Weather. Not actually in Kalamazoo. In Chicago and Atlanta. Eejits in Kazoo airport couldn't decide on whether to put us on buses or not. So they sent us through security, and then after a couple of hours brought us back to put us on a bus, maybe, and then decided no, we were taking our plane, maybe. And then it was a mad dash to get back through security to get to the plane, then (a good thing, considering I got to O'Hare about 3 hours late) waiting for a couple of hours for my plane, back at about 2 am, and back to work!

It was a good K'zoo, but I missed a lot of friends, and didn't spend enough time with the ones I did see.

4 comments:

tenthmedieval said...

"After that, another good bunch of papers, including one by Paul Fouracre on perpetual lighting. I wish I'd been looking at my documents before the conference, and the paper made me realise just how much more I need to know about various types of land transactions. If anybody has some good basics, feel free to send me references. The problem is that I'm working with a set of documents where the editor just calls them traditiones, venditiones, etc., and one has to read through to see if they are praecarial grants, and even then the words aren't always used..."

This may not be much help, but I'm usually very sceptical of studies that do this proper diplomatic distinction between sales and donations and exchanges, and so on. The verb the scribe uses to describe what's going on isn't always what's actually happening. It's the sort of thing that's useful in bulk (e. g. about 50% of documents at Vic d'Osona are sales, 30% donations and the rest something else; that does say "here is an active land market", but it also leaves unasked, "why is all this stuff in the cathedral then eh?") but dangerous in specifics. I guess Fulda is perhaps best done in bulk though... All the same, there's the theory that a lot of Anglo-Saxon charters of donation are really sales where the price is left unmentioned; there are donations with counter-gifts, and how aren't they exchanges? Because the scribe says they're donations, so is that significant for mentalités, or is he just goofing off? And when an exchange is paid with movables not land, why isn't that a sale? Come to that, why do we say exchanges aren't sales in the first place? You know? How much use is the category?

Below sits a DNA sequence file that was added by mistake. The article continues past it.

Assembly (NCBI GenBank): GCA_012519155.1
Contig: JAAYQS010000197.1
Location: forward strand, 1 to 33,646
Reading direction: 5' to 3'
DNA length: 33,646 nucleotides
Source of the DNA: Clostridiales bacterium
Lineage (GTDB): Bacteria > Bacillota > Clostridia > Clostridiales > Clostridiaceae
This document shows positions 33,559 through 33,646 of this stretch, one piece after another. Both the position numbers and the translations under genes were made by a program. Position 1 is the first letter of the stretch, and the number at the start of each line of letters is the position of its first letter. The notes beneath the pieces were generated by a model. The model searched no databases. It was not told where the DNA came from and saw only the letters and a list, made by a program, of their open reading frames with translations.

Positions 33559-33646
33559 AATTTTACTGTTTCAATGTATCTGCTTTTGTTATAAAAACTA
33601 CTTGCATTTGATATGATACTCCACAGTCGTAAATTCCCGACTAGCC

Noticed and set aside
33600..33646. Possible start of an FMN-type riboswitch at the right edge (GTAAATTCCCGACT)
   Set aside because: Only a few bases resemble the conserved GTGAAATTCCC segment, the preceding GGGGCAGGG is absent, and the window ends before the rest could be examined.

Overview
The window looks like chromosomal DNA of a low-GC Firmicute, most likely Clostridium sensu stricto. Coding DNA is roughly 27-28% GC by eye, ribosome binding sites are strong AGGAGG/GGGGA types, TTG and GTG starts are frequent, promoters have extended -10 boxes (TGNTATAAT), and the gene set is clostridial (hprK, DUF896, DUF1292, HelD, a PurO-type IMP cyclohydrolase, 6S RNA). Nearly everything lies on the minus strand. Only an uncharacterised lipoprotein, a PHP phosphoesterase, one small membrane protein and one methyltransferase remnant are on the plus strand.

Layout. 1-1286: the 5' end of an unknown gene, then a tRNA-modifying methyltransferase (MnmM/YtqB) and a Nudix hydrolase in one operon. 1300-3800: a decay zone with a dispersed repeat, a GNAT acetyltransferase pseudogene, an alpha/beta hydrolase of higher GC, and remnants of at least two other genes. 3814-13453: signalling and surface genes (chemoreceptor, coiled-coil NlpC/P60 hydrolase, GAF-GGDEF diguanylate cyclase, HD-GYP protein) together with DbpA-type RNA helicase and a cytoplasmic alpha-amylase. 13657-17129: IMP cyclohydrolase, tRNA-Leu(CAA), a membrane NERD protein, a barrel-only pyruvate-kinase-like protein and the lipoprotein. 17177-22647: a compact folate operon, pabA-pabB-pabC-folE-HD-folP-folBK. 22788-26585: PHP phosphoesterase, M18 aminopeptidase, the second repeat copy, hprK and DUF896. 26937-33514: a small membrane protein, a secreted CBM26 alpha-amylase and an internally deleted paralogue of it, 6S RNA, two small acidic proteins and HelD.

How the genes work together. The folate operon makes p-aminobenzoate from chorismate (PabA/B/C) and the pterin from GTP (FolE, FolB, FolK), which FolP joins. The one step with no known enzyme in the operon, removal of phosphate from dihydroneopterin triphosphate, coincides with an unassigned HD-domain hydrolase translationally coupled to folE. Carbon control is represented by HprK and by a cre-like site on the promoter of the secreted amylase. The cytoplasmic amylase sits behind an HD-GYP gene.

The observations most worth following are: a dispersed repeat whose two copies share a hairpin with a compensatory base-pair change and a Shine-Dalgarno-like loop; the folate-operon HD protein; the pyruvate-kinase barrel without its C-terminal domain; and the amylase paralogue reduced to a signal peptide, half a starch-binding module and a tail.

However, to actually answer the question, where I usually go when I want an over-simplistic diplomatic cliché to subvert is: Léopold Genicot, Les actes publiques, Typologie des sources du moyen âge occidental A.III.2, fasc. 3 (Turnhout 1972), with a mise-au-point in the same series (Turnhout 1985), and for actually setting out the categories and saying what an eschatocol is and so on in short order, it's quite handy. French though; surely for German-readers Bresslau's Handbuch der Urkundenlehre is all you need for these technicalities? Apologies if I'm dragging up your undergraduate reading here rather than being useful.

Another Damned Medievalist said...

Sadly, my undergrad stuff -- and my grad stuff till I started working on the thesis -- dealt with zero land transactions. Pretty much everything I've learned about them I've taught myself, and it's been a matter of reading Latin and osmosis, in terms of expecting that there's more going on than is in the actual doc.

In some ways, it's nice, because I can look at the stuff without worrying how they fit into the pigeonholes that scholars have decided exist, but in others, it can be a bitch, because there's always a chance there's some obvious thing I'm missing ...

But now I have to catch up on the background. *sigh*

Thanks!

tenthmedieval said...

Well, I didn't look at charters at all till I got to Masters level, though I did at least get some coaching there, so I'm not so very far ahead. A further thing that I read yesterday and thought of you for: Timothy Reuter, "Property transactions and social relations between bishops and nobles in early eleventh-century Saxony: the evidence of the Vita Meinwerci" in Wendy Davies & Paul Fouracre (edd.), Property and Power in the Early Middle Ages (Cambridge 1995), pp. 165-199, is firstly interesting and secondly has quite a lot about how the Church blur prices out of reciprocal gifts and so on, and it's more relevant to your area than most of what I know.

Another Damned Medievalist said...

That's one of those books I've finally decided to buy, I use it so much ...